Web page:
Jake Tittle Interview: “I’ve been scared to say what I believe & don’t believe”

jake tittle

Tittle’s new single ‘Different Language’ is out now.

In the rocky days of 2016, in the shadow of one of the biggest political upsets in modern history, the world can seem like a far darker, more unfriendly place than it has done for a long while. Jake Tittle, a southern Californian musician of the alt-folk variety, knows more about that than most.

‘Different Language’ – his new single which dropped on December 9th through Make Anything Records – is a prime example of the confusion and disorientation that often erupts in response to dogmatism.

Whilst Jake’s anger isn’t focused on the blonde haired one, his particular type of erudite anger and frustration feels much needed now. Born from the anger and resentment instilled in him by his evangelical upbringing, Tittle’s forceful kickback is as eloquent as you’d want it to be. Tasteful, yet appropriately solemn in parts, ‘Different Languages’ is a single to be excited about when there often feels like little other reason to smile.

Check Jake out on Spotify and Bandcamp.

Overblown: Hey Jake. Great to be talking to you. Tell me a little about how you came to be the musician you are today.

Jake Tittle: Well I’ve been sing for as long as I can remember. I was in choirs at church from age 5 up until I was 18 year old. Since the age of 9 I’ve been in a few different bands. The early year were mostly pop punk/metal bands. I started writing on my own when I was 14 after listening to Bright Eyes for the first time. During this time I started playing coffee shops and a few small venues. My senior year in high school I started a band called Sunset Pilgrims but never stopped playing my solo music. Sunset Pilgrims eventual stop play and since then I’ve just been focusing on my solo stuff.

O: What have you been listening to in 2016 that you think our readers might enjoy?

JT: Here’s some new albums that I’ve really been into, Mangy Love by Cass McCombs, Honest life by Courtney Marie Andrews, Everything Feels Better Now by From Indian Lake, Beach Music by Alex G, Black America Again by Common, Ruminations by Conor Oberst, Masterpiece by Big Thief and Blanco by David Bazan.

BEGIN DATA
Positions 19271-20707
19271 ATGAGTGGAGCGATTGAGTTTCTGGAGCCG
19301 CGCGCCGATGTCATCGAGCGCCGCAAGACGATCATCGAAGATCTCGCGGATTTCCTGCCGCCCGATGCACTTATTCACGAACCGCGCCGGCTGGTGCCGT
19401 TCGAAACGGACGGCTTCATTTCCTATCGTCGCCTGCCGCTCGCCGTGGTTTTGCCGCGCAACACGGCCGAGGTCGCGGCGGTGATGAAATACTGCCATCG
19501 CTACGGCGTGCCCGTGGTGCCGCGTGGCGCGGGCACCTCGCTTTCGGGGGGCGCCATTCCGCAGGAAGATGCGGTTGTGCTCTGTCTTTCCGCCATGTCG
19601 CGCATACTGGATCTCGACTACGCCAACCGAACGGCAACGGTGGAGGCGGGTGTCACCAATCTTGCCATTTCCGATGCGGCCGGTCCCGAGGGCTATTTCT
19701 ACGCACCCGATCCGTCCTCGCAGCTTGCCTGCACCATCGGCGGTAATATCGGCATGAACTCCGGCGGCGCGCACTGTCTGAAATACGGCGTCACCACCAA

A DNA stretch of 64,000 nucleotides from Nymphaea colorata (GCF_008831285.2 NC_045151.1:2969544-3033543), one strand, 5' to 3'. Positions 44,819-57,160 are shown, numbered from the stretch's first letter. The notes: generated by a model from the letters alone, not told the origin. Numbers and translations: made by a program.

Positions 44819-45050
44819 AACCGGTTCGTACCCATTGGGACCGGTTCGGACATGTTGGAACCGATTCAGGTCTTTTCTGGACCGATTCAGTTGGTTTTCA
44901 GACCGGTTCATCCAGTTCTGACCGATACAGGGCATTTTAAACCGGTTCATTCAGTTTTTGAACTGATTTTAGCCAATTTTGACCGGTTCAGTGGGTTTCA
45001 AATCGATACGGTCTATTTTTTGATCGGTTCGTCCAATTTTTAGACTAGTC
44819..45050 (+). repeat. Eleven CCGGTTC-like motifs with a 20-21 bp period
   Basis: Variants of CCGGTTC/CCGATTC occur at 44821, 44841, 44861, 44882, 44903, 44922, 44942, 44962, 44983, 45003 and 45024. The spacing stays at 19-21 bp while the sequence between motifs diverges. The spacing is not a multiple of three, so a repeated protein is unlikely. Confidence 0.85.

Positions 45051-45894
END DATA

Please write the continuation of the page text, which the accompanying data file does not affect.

O: ‘Different Language’ has a really pertinent message for today, in a world where everything and everyone can feel so intolerant. Explain the meaning behind the song for us.

JT: It’s about my struggle with losing faith in a religion when my whole life has been wrapped up in it. It’s also about how I’ve been scared to say what I believe and don’t believe anymore in fear of being shunned from the community I was raised in.

O: What was your experience in the evangelical church that you write about in the track?

JT: Well recently a popular musician was vocal about having some differences in belief from the church and the church acted really shitty towards him. It seemed really messed up to me and after that situation I started noticing this behavior from the church more and more. I came to realize that the church had always been acting this way the whole time and this was a not the most unloving thing they had done to someone. To make a long story short I realized that I also disagreed with the church on a lot of things such as the way they view women or the way they treat the LGBT community just to name a few things. That’s when I decided to leave the church because the church wasn’t a place you could to have a discussion about belief.

O: You’re from the US and there have obviously been some big political developments recently, namely the election of Donald Trump. How did you feel when that happened?

JT: I feel like all the progress that this country has made toward being a fair and free country for all people not just white males could be severely set back. I think the Donald Trump is a terrible person and I’m ashamed that he’s going to be my president. I felt physically sick for days after the election.

O: Where does the US go from here? And what lessons, as an American, would you send to our largely European readership about tolerance and love?

JT: We have to just be loving to everyone. We’re also going to have to protect those who are threatened by the hate Trump is promoting and fight back. I’d say stand up against hate in the most peaceful way possible. I’d also say do you best to educate people about what’s really going on and be educated yourself. American fell for a hate filled lie because people believe shit that isn’t true. Don’t let that happen to you.

O: What’s the plan going forward, Jake?

JT: I’m just writing and recording right now. I’ll have more music in 2017. I’m also hoping to get out on the road more but we’ll see all it depend on how much people want to see me perform live.

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